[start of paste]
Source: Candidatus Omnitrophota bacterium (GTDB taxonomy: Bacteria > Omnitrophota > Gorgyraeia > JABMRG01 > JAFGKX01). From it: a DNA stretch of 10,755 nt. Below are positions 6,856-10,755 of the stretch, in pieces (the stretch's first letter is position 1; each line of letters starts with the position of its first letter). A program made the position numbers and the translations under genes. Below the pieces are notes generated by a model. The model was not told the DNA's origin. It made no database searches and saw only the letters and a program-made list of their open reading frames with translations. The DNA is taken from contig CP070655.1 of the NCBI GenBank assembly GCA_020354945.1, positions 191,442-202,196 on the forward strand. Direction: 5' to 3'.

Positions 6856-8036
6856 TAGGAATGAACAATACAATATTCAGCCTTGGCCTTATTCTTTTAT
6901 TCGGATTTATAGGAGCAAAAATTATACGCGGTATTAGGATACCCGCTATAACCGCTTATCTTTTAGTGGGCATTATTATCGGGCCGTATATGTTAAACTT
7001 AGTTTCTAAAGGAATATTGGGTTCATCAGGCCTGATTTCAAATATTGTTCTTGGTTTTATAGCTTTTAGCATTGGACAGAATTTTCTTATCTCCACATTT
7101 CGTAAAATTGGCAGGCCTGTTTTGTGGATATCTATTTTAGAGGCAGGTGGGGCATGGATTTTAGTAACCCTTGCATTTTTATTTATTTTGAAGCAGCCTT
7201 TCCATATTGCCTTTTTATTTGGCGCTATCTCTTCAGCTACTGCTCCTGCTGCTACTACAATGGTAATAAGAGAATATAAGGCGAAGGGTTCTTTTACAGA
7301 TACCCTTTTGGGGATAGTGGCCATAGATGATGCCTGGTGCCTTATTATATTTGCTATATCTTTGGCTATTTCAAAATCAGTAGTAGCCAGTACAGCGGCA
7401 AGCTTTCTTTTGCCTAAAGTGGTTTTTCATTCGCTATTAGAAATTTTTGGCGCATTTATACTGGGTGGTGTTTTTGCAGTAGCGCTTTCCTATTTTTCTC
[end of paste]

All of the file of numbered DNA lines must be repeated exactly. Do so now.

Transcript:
Source: Candidatus Omnitrophota bacterium (GTDB taxonomy: Bacteria > Omnitrophota > Gorgyraeia > JABMRG01 > JAFGKX01). From it: a DNA stretch of 10,755 nt. Below are positions 6,856-10,755 of the stretch, in pieces (the stretch's first letter is position 1; each line of letters starts with the position of its first letter). A program made the position numbers and the translations under genes. Below the pieces are notes generated by a model. The model was not told the DNA's origin. It made no database searches and saw only the letters and a program-made list of their open reading frames with translations. The DNA is taken from contig CP070655.1 of the NCBI GenBank assembly GCA_020354945.1, positions 191,442-202,196 on the forward strand. Direction: 5' to 3'.

Positions 6856-8036
6856 TAGGAATGAACAATACAATATTCAGCCTTGGCCTTATTCTTTTAT
6901 TCGGATTTATAGGAGCAAAAATTATACGCGGTATTAGGATACCCGCTATAACCGCTTATCTTTTAGTGGGCATTATTATCGGGCCGTATATGTTAAACTT
7001 AGTTTCTAAAGGAATATTGGGTTCATCAGGCCTGATTTCAAATATTGTTCTTGGTTTTATAGCTTTTAGCATTGGACAGAATTTTCTTATCTCCACATTT
7101 CGTAAAATTGGCAGGCCTGTTTTGTGGATATCTATTTTAGAGGCAGGTGGGGCATGGATTTTAGTAACCCTTGCATTTTTATTTATTTTGAAGCAGCCTT
7201 TCCATATTGCCTTTTTATTTGGCGCTATCTCTTCAGCTACTGCTCCTGCTGCTACTACAATGGTAATAAGAGAATATAAGGCGAAGGGTTCTTTTACAGA
7301 TACCCTTTTGGGGATAGTGGCCATAGATGATGCCTGGTGCCTTATTATATTTGCTATATCTTTGGCTATTTCAAAATCAGTAGTAGCCAGTACAGCGGCA
7401 AGCTTTCTTTTGCCTAAAGTGGTTTTTCATTCGCTATTAGAAATTTTTGGCGCATTTATACTGGGTGGTGTTTTTGCAGTAGCGCTTTCCTATTTTTCTC